Field Test: Nikon 200-500 f/5.6 AFS G VR

Male house finches from approximately 30 feet away
Male house finches from approximately 30 feet away, captured with the Nikon 200-500mm AFS G VR zoom lens.

A few weeks ago, I received the new Nikon 200-500 f/5.6 AFS G VR zoom Nikkor lens. My initial impressions were quite good for a lens of this design and price point. I had a chance today to take it to the local nature center and try my hand at some bird photography; something that I think that the target market for this lens is quite interested in.

I set up the 200-500mm on my Nikon D810 DSLR and I used my Gitzo 3-series tripod with a Really Right Stuff BH-55 Ball Head and Wimberley Sidekick gimbal adapter. This is a relatively lightweight setup that is very sturdy. The only disadvantage of the Sidekick is that the placement of the gimbal arm makes it a little awkward to reach the focus and zoom ring while shooting, but in most cases that’s not a big deal. I considered using the Wimberley head, but I didn’t want to carry the extra weight.

White-crowned sparrow
White-crowned sparrow from approximately 20 feet away. (click to enlarge)

This time of year, there aren’t a whole lot of interesting birds in Colorado Springs, but the house finches, sparrows, and juncos were plentiful. These are small birds, and I was photographing them from about 30 feet (10m) away. The way I see it, this was a good test for this lens; small targets on an overcast, low-contrast day. These conditions push the focus system to its limit.

Dark-eyed junco
Dark-eyed junco

As I expected, the 200-500 focused well but not lightning fast like the 500 f/4 AFS G VR. However, in most situations it was perfectly acceptable in acquiring focus. Focus accuracy was quite good. I had calibrated the lens using the AF Fine-Tune menu in my D810, and I found that focus was pretty much dead-on.

Sharp-shinned hawk from over 100 feet away with the Nikon 200-500mm f/5.6 AFS G VR lens.
Sharp-shinned hawk from over 100 feet away with the Nikon 200-500mm f/5.6 AFS G VR lens.

Sharpness was good at f/5.6 (wide-open), even at 500mm. There was a slight improvement in image quality at f/7.1 but you can be comfortable shooting wide-open if need be. I found bokeh to be surprisingly pleasing, even with situations that presented cluttered backgrounds. I still need to test the lens with the TC-14EIII teleconverter, but in most cases I probably won’t need it with the D810, as I can simply use the crop mode to get an effective 750mm angle of view (with a 15 megapixel image).

House finch; 100% crop view from D810.
House finch; 100% crop view of the top image from  the Nikon D810. 1/1000s f/6.3 ISO 1100 (click to enlarge).

My overall conclusion is that while this lens isn’t quite as fast or sharp as the Nikon 500mm prime, it’s outstanding for a lens at this price. There were times when the focus system hunted, but mostly that was when I was shooting into cluttered scenes with branches obstructing my view. Because the lens changes length when zoomed, it’s not going to be perfectly balanced on a gimbal head unless you don’t zoom it while shooting. However, I think these are minor nits considering that in most cases, wildlife shooters will be using it at the maximum focal length most of the time.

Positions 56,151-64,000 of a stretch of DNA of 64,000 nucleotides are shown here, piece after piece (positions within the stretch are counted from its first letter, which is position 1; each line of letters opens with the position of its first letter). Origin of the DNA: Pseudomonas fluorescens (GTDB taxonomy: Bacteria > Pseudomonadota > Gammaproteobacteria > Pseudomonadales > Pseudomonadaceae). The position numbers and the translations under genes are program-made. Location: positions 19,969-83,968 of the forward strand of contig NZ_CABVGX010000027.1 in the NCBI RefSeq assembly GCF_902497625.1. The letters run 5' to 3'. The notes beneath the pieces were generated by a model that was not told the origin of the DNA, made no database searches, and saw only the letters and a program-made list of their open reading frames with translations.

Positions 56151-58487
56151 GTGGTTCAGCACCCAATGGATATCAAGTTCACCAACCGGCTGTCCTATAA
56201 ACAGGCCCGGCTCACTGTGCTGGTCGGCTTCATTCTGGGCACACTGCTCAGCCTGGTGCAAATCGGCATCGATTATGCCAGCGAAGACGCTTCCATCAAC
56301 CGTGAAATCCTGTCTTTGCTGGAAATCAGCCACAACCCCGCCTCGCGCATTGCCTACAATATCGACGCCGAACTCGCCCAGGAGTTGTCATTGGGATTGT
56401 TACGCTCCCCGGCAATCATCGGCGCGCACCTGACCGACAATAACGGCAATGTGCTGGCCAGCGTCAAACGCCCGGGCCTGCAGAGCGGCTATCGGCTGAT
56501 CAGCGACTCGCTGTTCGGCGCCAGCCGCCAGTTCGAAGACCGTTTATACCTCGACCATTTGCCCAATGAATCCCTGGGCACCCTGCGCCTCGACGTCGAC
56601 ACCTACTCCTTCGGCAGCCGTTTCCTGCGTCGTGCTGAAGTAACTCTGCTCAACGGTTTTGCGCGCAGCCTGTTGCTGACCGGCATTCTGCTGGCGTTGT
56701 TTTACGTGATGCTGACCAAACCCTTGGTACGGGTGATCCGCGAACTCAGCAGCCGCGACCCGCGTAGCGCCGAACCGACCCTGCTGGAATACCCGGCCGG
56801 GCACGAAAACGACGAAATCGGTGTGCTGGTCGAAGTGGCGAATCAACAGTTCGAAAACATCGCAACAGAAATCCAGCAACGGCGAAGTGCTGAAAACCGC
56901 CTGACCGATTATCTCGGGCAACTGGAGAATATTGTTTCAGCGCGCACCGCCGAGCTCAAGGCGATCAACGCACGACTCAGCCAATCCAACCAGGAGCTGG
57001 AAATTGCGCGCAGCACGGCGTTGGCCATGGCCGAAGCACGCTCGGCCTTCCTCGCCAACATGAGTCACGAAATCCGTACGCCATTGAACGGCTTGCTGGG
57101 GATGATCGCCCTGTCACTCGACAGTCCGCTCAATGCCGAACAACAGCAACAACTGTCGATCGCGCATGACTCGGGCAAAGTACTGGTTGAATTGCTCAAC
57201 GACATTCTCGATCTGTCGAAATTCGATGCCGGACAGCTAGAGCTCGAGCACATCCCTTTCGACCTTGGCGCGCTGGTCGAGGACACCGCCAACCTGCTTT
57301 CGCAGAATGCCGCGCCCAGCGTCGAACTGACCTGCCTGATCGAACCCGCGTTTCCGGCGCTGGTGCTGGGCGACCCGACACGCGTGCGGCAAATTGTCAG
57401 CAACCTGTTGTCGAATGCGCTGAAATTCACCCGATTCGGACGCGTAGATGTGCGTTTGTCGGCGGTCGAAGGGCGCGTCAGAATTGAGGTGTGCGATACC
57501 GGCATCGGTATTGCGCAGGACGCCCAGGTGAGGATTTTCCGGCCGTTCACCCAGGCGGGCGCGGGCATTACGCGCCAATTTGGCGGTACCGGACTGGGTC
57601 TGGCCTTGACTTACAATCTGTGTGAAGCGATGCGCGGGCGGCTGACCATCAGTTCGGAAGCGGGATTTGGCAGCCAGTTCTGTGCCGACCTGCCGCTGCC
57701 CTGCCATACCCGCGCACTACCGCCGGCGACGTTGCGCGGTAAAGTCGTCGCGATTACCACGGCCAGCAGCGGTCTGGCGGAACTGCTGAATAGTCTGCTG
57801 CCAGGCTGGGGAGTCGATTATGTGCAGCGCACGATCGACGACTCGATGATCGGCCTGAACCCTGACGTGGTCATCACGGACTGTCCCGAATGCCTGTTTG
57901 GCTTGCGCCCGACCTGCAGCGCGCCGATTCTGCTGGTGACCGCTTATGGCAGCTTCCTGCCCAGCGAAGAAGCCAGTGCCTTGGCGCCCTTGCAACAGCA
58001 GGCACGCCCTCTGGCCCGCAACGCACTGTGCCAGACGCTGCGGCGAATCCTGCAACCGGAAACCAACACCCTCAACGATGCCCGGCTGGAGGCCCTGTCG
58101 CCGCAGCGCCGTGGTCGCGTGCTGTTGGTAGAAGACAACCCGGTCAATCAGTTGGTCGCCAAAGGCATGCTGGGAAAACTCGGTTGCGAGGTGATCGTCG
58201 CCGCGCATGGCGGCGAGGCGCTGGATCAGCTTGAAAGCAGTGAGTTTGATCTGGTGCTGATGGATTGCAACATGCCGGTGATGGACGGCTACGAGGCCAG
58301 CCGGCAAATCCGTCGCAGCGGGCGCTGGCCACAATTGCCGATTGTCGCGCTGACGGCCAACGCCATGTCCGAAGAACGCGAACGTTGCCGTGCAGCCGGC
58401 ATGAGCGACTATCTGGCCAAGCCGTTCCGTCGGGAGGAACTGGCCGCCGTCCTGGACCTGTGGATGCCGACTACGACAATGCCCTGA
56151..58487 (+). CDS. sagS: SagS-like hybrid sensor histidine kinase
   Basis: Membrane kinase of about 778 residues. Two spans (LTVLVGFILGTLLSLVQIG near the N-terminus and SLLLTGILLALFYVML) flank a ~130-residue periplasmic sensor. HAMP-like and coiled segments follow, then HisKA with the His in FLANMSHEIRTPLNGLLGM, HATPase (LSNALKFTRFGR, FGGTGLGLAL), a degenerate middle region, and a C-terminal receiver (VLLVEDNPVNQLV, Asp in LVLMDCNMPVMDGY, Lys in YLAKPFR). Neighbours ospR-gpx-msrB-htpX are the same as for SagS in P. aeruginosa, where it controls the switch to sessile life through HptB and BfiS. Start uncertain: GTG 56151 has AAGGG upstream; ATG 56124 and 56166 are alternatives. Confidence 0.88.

At under $1400, if you’re a Nikon enthusiast interested in bird and wildlife photography, the 200-500mm f/5.6 AFS G VR Nikkor is a no-brainer.

10 thoughts on “Field Test: Nikon 200-500 f/5.6 AFS G VR”

  1. I just got one for a trip to Tanzania and Kenya next year. It just arrived the other day but I have yet to test it, I need to take a day off to go to the zoo for a good photo session. Based on your review it looks very promising. Thank you!

  2. Jason,

    Being a long time landscape photographer, but being new to wildlife I have just purchased this lens and agree with all your above comments. Shooting on a D800 I was really surprised by the quality of this lens, even at f5.6. Its AF in bright conditions works really well, but as you said it doesn’t like overcast days, but I’ll learn to work around this.

    For the money, focal length and fstop, this is a great lens, esp when put against the prices I’ve paid for landscape lenses! 🙂

    It would be great to hear your feedback on the quality once a 1.4 TC has been added.



  3. Jason,
    Thank you for posting this review! I currently use the Nikon 200-500 on a gripped D7100. I have had a blast with this lens. I do, however, want to know if this combo needs fine tuning. You mentioned doing it for this lens (I believe) in a previous post. Is this difficult to do? Thank you for helping us become better photographers and Happy Holidays from St. Petersburg, Fl.
    With Gratitude, Tal Pipkin

  4. I am the target market, I suppose, and have been using the 300 f/4 D + 1.4 TC eII and have also used the 80-400 v2. Thoughts on comparisons to these two alternatives?

  5. Jason,
    I plan on purchasing this Nikon 200-500 lens to use with my D7100. Have you tested this lens with a cropped sensor camera such as this?
    Thank you, Don

  6. I haven’t tested the Sigma, but I’ve used them in the past. My experience is that the maximum aperture of f/6.3 of the Sigma causes significantly slower autofocus performance.

  7. I don’t currently own any DX Nikons, but my experience says it should work just fine. The main drawback (depending on how you view it) would be that the lens may be too long in some situations. At the short end, you’d be looking at a 300mm equivalent angle of view. On the other hand, if small animals are your preferred subject, my guess is that you’ll be very pleased. I used the 200-500 in DX crop mode with my D810 and found it to be excellent.

  8. The lack of VR in those alternatives will make the 200-500 or even the 80-400VR very attractive. The newer lenses will also focus much faster.

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